I havent travelled much, but I love living here in Auckland. I did spend some time in the States in Chico, CA (which I hated!) and I was blown away by how beautiful Auckland was when I got home.
  12. Michelle_NZ

    Michelle_NZ New Member

    I'm sorry to hear you are having such a tough time.

    It sounds like your circadian rhythms are completely reversed.

    Apparently the bright light therapy works for the type of sleeping disorder you describe. I can't vouch for it personally, but I am also so desperate that I'm going to try it.

    I hope things get better for you soon.
  13. Jgavi

    Jgavi New Member

    Seems you need something that will work for sure...

    Read about "sodium oxybate" in the Journal of Rheumatology -you can sign up for free online their website-

    People need to read this and other great articles from the "Journal of Rheumatology"..this is were all our Drs go and get the information! Sad thing is many Drs dont keep up on whats the latest for FMS. It has an excellent article on research done on Fibromyalgia and sleep.

    This is a drug that is strong but if nothing helps you I suggest reading up on it...a low dose can work wonders!

    Without out our deep sleep you will never ever have lower pain, rested feeling or a life!

    www.medscape.com search "soduim oxybate"

    The Effects of Sodium Oxybate on Clinical Symptoms and Sleep Patterns in Patients With Fibromyalgia
    Scharf MB, Baumann M, Berkowitz DV
    Journal of Rheumatology. 2003;30(5):1070-1074

    jgavi[This Message was Edited on 03/26/2006]
    [This Message was Edited on 03/26/2006]
  14. Empower

    Empower New Member

    Maybe it is the Nortriptylene keeping you awake.

    I took it for awhile and while it put me to sleep, I got awake 3 hours after taking it with my heart racing. Same thing happened with Effexor
  15. auntyemnga

    auntyemnga New Member

    Has anyone tried reflexology? I went to a very good reflexologist last Thursday. He was able to detect my insomnia, lower back pain, sinus & allergies and sluggish lymph system. He then went ahead with a 30 minute treatment.

    Anyway, I've been sleeping better since receiving this treatment.

    Just a thought,
    Auntyem
  16. Michelle_NZ

    Michelle_NZ New Member

    Hi, I thought I would update you all on how I am getting on with the Light Therapy and the Melatonin.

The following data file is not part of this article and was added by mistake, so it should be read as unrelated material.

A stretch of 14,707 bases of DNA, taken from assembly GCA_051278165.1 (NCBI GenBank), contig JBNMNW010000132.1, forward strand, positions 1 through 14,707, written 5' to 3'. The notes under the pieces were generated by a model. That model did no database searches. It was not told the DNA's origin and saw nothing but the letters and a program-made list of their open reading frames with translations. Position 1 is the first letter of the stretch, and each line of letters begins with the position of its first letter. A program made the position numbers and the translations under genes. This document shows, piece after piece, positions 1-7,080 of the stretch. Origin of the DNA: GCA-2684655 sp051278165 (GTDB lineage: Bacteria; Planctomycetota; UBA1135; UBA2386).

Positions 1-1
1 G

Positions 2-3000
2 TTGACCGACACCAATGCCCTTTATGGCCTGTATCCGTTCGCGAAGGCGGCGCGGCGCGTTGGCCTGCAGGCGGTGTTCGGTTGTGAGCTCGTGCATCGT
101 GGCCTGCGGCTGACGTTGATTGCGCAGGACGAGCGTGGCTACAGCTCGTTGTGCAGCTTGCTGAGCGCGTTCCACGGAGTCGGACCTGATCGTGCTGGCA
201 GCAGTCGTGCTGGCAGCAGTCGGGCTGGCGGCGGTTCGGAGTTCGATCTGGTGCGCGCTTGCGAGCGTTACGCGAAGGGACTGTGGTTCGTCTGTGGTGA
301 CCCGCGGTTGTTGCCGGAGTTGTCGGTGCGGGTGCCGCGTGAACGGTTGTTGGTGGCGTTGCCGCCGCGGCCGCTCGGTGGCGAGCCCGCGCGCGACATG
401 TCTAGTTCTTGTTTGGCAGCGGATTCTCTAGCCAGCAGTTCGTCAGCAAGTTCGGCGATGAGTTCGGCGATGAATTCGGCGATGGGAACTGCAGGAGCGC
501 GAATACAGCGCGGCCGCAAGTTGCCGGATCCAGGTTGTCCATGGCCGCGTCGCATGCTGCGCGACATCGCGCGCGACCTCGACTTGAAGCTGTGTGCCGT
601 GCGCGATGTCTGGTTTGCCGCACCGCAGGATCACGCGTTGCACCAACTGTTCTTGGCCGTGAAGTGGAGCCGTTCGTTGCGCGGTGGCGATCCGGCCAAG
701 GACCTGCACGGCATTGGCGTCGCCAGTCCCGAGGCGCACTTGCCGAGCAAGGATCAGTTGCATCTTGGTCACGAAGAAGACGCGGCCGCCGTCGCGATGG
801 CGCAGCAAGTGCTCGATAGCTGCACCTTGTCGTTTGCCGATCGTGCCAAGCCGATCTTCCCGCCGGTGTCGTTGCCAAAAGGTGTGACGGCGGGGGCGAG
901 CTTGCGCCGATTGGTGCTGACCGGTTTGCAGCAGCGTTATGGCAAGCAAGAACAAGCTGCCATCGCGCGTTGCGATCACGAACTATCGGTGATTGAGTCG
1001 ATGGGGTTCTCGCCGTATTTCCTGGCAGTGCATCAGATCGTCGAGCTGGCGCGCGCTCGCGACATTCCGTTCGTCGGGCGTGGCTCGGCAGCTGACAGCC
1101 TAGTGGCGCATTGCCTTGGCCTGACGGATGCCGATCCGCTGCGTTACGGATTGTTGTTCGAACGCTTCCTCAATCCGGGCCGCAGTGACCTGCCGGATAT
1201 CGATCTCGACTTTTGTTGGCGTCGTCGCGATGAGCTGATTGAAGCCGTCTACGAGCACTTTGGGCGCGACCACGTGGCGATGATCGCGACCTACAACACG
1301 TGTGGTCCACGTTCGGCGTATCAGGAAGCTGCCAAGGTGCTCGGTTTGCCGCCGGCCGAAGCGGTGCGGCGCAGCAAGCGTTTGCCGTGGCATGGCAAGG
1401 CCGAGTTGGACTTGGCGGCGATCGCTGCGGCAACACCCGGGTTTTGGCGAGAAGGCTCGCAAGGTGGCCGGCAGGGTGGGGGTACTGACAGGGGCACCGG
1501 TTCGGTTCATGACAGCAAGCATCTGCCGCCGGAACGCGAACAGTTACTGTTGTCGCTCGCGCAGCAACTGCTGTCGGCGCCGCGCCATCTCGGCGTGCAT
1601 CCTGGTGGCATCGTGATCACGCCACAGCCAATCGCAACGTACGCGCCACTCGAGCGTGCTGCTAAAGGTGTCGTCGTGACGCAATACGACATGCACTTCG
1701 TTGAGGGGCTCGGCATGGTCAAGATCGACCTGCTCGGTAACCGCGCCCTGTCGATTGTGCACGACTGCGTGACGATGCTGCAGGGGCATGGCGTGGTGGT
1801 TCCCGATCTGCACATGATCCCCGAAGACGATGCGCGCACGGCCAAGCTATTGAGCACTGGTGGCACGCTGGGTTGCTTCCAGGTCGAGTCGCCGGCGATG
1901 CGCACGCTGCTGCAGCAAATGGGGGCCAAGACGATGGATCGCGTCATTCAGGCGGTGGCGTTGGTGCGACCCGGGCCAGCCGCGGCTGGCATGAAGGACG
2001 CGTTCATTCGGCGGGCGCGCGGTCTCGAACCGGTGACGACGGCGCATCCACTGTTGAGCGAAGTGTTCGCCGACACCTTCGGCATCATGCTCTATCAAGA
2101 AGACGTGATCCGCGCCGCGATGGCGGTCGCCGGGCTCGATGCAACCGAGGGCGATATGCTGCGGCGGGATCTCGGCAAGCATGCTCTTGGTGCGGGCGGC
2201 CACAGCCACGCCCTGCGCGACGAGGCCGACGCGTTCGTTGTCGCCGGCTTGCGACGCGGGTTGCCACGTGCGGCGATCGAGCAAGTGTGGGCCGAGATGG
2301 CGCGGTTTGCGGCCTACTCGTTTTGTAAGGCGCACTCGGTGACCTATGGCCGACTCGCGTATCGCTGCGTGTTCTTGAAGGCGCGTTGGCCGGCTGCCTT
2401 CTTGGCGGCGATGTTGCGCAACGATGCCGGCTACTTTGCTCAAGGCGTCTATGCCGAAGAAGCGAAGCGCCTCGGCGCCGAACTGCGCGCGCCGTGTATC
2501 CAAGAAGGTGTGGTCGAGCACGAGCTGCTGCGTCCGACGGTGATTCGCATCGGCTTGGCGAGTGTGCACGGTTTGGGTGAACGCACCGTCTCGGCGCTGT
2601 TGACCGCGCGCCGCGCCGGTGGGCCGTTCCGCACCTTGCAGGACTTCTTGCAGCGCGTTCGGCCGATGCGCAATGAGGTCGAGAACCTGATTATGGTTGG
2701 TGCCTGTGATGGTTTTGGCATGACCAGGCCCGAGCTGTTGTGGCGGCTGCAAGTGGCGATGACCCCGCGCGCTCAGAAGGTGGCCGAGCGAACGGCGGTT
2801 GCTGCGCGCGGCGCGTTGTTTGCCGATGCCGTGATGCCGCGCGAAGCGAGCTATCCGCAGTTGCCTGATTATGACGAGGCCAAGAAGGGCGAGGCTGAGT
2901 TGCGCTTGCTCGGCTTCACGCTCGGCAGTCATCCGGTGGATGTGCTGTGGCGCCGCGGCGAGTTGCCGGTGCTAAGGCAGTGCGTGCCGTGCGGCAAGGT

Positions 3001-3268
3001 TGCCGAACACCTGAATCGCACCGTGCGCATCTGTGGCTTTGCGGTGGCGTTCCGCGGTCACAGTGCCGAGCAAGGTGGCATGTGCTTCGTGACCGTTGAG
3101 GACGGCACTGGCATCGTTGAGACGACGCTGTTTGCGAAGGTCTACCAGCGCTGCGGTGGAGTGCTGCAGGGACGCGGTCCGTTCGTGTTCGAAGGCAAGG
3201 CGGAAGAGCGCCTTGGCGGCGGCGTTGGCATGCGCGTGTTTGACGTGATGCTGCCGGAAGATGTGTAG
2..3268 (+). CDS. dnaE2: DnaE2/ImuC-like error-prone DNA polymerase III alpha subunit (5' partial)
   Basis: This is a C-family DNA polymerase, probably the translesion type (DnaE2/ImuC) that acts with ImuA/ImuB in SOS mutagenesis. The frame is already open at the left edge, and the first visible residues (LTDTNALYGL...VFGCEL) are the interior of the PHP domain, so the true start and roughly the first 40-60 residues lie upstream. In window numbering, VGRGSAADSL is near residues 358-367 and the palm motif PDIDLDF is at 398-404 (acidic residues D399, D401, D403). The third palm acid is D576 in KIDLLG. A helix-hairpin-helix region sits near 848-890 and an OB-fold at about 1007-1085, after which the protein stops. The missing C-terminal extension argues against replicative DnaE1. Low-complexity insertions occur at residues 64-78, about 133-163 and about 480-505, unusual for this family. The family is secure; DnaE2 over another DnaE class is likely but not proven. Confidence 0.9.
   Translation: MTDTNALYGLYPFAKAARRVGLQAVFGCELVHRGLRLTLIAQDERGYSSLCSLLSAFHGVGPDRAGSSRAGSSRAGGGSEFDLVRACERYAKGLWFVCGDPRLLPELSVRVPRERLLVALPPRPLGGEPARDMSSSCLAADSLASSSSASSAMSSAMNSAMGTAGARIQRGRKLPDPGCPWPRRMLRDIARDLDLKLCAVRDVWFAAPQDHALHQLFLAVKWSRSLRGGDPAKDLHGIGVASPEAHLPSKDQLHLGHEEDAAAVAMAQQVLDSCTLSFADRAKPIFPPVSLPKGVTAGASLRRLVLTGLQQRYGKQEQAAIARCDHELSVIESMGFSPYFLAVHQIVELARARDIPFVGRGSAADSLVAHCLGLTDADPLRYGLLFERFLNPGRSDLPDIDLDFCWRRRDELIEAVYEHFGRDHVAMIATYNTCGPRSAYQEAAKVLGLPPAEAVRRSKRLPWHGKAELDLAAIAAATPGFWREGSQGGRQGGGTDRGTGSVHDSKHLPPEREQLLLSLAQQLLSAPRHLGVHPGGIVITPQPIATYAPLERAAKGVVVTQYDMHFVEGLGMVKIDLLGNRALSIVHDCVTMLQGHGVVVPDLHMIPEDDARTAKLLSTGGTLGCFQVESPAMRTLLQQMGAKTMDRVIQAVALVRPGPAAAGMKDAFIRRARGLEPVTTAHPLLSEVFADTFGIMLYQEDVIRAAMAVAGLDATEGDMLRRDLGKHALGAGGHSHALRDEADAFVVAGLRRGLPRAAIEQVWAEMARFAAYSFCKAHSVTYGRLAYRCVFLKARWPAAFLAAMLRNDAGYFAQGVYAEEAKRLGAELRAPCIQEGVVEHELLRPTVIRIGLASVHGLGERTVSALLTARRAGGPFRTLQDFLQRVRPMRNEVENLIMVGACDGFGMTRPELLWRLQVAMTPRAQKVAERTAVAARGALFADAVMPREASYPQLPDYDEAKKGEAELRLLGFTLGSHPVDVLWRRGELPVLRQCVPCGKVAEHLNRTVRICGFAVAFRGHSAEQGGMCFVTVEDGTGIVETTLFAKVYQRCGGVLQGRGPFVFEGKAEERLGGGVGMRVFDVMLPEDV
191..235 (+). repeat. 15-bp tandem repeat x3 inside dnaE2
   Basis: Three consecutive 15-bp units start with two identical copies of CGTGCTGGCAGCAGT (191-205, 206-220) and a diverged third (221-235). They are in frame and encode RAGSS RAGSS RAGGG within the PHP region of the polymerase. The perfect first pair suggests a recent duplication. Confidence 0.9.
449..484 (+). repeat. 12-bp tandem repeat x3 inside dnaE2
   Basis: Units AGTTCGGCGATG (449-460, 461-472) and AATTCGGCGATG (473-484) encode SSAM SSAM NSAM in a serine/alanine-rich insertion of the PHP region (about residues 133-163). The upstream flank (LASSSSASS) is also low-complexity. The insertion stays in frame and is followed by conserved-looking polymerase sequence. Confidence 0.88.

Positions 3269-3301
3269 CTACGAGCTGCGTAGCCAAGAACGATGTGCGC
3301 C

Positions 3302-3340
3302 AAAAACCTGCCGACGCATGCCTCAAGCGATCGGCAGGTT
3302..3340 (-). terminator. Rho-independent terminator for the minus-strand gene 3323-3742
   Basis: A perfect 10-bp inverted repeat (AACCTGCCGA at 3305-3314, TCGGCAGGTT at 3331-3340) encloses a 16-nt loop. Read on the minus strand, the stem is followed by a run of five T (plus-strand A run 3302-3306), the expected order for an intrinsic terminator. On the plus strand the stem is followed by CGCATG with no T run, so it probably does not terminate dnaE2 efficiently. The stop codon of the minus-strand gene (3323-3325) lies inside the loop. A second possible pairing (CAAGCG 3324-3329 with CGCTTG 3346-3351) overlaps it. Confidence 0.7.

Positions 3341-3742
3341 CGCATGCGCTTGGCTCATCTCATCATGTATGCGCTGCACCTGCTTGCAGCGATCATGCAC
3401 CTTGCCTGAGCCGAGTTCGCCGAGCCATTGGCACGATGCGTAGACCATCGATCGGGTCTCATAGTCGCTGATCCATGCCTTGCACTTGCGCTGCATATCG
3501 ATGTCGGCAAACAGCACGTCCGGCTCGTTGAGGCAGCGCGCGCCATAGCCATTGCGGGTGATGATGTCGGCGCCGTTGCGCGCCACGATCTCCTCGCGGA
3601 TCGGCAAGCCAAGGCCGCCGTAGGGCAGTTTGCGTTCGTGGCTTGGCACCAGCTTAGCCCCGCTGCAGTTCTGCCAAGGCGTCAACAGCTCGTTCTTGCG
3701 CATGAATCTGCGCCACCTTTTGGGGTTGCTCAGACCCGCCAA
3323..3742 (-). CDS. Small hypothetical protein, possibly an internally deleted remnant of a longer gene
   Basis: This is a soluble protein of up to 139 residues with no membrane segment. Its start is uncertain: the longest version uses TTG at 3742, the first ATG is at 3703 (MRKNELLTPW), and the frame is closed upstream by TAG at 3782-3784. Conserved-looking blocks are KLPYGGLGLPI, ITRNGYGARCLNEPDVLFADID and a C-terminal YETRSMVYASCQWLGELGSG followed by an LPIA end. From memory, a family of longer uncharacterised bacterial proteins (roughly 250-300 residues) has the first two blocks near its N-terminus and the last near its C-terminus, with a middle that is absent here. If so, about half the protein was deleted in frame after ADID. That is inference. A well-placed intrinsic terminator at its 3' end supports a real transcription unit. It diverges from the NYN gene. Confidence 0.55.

I started both about 2 weeks ago, and this is what I have noticed.

    I am now falling asleep MUCH better and earlier. Previously I was sometimes awake until 2 or 3 am even with sleeping pills.

    I am taking 3mg of Melatonin at 9pm, and 2 x Imovane (Zopiclone) when I actually jump into bed, which has been anywhere from 9pm - 11.30pm. I am trying to go to bed at the same time each night, but I havent manaaged it very well. I have been getting quite sleepy early in the evenings (a side effect of the light) and I may need to change the time of day that I use it to counter this.

    The good news is that I am now getting about 4 or 5 hours of sleep instead of 0 - 3 hours.

    During this time, I have noticed a big decrease in body pain, espeically in my legs.

    There have also been some negative side effects which I am working through at the moment, as follows.

    I had been using the light for about 10 days and keeping a journal of all my symptoms, meds, activities, emotions etc. Anyway, I was getting very painful migraine headaches almost every day from about lunch time onwards. I did some research and found out that one of the potential side effects of bright light thereapy is headaches. I called my specialist and he suggested I cut the light treatment for 2 - 3 days to see if they went away. If they did, he said I would need to try the lower light intensity for a shorter time.

    So, I did stop if for 2 days and no more migraine, so now I am ressuming the light treatment on a lower intesity and shorter duration. I will need to experiement to find the right dose so to speak.

    My sleep is still far from normal, but I am please that I am now getting a few more hours of it.

    I would recommend trying this treatment if you have bad insomnia and nothing else is working for you. I was getting so desperate, and I am now feeling somewhat hopeful.

    I am actually using a Bright Light sunvisor instead of a light box, this means that I can walk around in the morning while wearing the visor and I dont have to sit in one place in front of the light box.